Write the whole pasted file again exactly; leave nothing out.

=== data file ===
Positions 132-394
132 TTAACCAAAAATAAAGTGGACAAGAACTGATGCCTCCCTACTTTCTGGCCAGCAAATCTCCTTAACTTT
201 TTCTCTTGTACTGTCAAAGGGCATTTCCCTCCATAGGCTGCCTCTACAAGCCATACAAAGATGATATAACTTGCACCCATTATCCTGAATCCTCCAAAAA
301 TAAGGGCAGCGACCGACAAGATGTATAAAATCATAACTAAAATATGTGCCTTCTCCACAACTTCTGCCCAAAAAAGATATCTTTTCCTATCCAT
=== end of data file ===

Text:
Positions 132-394
132 TTAACCAAAAATAAAGTGGACAAGAACTGATGCCTCCCTACTTTCTGGCCAGCAAATCTCCTTAACTTT
201 TTCTCTTGTACTGTCAAAGGGCATTTCCCTCCATAGGCTGCCTCTACAAGCCATACAAAGATGATATAACTTGCACCCATTATCCTGAATCCTCCAAAAA
301 TAAGGGCAGCGACCGACAAGATGTATAAAATCATAACTAAAATATGTGCCTTCTCCACAACTTCTGCCCAAAAAAGATATCTTTTCCTATCCAT